Goldman Sachs BDC takes a deployment breather

The $1bn fund invested just $7.4mn in the fourth quarter, citing the tumultuous market environment as the reason why it opted to stay on the sidelines.

The Goldman Sachs BDC reported an unusually low deployment volume in the fourth quarter, with management citing the need for more caution during market headwinds. 

Many private debt managers have said publicly that it’s time to be more cautious around credit, though most are still investing at their usual rate, arguing that they are picking sound borrowers.

The GS BDC reported $7.4 million in new investments, compared to $203.5 million in gross origination in the third quarter. 

“The fourth quarter was marked by escalating volatility in the public credit markets, a scene that continued into early 2016… In light of this, we significantly reduced the pace of new funding activity to only $7.4 million during the quarter, in expectation of more attractive capital deployment opportunities in the months and quarters to come,” said chief operating officer Jonathan Yoder, speaking on the BDC’s earnings call.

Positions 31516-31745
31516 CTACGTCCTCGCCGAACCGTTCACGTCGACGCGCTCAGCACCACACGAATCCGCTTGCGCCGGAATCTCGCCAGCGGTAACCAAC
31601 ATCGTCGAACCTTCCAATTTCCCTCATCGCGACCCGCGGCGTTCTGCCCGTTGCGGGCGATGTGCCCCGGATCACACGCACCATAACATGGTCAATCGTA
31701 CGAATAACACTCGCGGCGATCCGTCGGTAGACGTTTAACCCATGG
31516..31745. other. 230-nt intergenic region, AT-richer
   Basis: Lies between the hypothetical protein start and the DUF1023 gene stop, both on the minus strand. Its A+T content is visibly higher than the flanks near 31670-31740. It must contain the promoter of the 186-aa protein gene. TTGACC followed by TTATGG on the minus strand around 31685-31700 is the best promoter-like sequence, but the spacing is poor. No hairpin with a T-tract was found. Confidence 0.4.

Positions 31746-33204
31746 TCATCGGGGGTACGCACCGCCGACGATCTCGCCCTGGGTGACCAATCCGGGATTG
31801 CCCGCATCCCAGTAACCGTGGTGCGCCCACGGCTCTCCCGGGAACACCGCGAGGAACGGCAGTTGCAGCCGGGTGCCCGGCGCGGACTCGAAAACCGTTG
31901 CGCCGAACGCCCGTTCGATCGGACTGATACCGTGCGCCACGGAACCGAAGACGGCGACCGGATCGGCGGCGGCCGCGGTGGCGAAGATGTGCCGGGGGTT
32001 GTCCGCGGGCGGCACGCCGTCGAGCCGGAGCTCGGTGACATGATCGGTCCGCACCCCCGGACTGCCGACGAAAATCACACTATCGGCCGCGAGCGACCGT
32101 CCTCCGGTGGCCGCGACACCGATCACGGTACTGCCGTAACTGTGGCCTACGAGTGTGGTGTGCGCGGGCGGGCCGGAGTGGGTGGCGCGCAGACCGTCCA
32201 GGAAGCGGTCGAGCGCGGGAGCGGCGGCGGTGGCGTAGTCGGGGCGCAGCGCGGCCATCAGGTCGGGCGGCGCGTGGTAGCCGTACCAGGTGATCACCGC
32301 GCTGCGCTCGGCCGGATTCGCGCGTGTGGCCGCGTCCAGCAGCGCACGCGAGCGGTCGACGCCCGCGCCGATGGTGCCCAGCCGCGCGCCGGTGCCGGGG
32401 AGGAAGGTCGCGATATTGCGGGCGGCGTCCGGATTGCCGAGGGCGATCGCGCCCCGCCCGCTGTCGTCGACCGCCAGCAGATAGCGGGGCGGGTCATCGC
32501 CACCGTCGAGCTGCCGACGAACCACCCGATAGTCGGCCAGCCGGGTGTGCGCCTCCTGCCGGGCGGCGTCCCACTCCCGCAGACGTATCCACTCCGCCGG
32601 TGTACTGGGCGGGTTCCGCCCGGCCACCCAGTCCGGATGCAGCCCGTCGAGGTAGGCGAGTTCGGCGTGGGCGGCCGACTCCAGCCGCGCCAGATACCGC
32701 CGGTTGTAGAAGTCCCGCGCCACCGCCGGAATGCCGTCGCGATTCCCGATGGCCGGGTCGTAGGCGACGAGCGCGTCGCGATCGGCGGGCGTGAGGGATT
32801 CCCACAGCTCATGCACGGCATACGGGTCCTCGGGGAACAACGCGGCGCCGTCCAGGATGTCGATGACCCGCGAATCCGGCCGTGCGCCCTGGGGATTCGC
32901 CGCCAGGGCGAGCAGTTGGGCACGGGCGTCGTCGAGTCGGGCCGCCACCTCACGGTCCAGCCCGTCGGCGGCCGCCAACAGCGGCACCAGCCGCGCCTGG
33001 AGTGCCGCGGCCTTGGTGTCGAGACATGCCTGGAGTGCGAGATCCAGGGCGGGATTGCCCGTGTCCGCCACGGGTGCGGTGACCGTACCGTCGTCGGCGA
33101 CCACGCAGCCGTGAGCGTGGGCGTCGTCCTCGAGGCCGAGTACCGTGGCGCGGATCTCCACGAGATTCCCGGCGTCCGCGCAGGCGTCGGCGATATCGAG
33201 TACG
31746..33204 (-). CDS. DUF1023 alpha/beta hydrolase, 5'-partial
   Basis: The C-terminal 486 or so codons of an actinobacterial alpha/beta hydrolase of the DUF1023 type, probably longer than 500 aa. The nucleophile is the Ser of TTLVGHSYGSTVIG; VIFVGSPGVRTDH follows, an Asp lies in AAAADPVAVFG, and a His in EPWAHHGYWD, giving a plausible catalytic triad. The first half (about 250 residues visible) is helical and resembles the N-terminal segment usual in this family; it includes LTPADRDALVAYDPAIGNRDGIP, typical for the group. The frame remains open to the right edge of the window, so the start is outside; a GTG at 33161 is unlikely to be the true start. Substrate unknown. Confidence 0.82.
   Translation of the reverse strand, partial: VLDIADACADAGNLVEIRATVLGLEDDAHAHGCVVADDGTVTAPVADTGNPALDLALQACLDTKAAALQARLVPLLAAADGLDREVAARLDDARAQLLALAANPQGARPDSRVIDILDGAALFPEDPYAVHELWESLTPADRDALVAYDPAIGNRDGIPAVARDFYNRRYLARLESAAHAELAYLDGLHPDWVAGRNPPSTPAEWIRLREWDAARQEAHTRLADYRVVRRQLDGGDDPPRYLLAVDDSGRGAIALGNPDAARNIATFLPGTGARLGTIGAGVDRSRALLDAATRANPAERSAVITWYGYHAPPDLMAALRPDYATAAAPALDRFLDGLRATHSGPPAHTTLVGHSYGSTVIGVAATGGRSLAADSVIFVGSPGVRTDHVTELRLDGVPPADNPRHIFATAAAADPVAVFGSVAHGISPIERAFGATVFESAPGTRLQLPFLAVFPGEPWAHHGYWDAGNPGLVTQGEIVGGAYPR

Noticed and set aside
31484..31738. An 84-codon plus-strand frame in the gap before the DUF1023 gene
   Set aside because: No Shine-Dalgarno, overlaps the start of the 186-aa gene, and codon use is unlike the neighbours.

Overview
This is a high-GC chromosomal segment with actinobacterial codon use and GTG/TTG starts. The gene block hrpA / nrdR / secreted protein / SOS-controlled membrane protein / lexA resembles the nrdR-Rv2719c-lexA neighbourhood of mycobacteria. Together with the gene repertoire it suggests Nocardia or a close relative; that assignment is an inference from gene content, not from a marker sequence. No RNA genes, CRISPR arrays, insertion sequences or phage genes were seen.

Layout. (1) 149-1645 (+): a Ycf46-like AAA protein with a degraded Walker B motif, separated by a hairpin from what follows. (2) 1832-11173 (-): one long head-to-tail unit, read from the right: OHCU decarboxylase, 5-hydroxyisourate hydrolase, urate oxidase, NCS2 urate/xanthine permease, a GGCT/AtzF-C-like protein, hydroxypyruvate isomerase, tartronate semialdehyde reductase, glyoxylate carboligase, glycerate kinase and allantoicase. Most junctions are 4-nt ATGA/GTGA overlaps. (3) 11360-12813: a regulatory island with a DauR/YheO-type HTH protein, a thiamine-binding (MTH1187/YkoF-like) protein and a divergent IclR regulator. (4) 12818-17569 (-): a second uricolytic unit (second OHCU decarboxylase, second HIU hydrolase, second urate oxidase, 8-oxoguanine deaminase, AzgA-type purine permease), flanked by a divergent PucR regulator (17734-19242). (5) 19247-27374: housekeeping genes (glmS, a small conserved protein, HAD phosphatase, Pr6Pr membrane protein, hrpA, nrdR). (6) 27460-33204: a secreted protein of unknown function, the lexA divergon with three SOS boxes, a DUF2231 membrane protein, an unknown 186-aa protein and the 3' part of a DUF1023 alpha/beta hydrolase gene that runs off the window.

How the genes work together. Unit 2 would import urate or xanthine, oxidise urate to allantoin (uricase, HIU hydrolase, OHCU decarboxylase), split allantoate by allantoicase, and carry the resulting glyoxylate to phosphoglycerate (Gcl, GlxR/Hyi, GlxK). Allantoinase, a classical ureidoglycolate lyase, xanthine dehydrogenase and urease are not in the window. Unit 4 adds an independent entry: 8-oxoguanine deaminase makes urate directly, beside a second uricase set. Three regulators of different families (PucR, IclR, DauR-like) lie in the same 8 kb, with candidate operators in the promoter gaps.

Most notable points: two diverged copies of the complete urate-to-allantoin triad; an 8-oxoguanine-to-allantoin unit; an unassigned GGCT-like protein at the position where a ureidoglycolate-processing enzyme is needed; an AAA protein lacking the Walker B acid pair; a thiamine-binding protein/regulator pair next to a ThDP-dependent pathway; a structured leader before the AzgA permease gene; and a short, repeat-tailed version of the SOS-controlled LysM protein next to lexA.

“We have the luxury of waiting because our current portfolio produced significantly more income than our dividend in both Q4 and the full year 2015,” he added. The firm reported $0.62 per share in net investment income for the fourth quarter, up from $0.57 per share in the prior quarter. The BDC declared a dividend of $0.45 per share for the final quarter of 2015.

Though the BDC’s net asset value declined 2 percent quarter-over-quarter from $19.38 per share from $18.97 per share, reflecting unrealised mark-to-market write-downs in the portfolio. Most were attributed to GTL and Securus, two regulated telecom service providers. 

The investments were marked down because of a government order, “which, if enacted, would cap rates and likely result in lower revenues for both companies”, said the BDC’s chief executive Brendan McGovern.

The Goldman Sachs BDC ended 2015 with about $1.1 billion in total assets, up from $967 million one year ago. At the end of the year, the portfolio had 67.2 percent invested in first lien debt (including 28.3 percent in first lien/last out unitranche loans), 26.4 percent in second lien debt, 2.3 percent in preferred stock and 4.1 percent in its senior credit fund portfolio.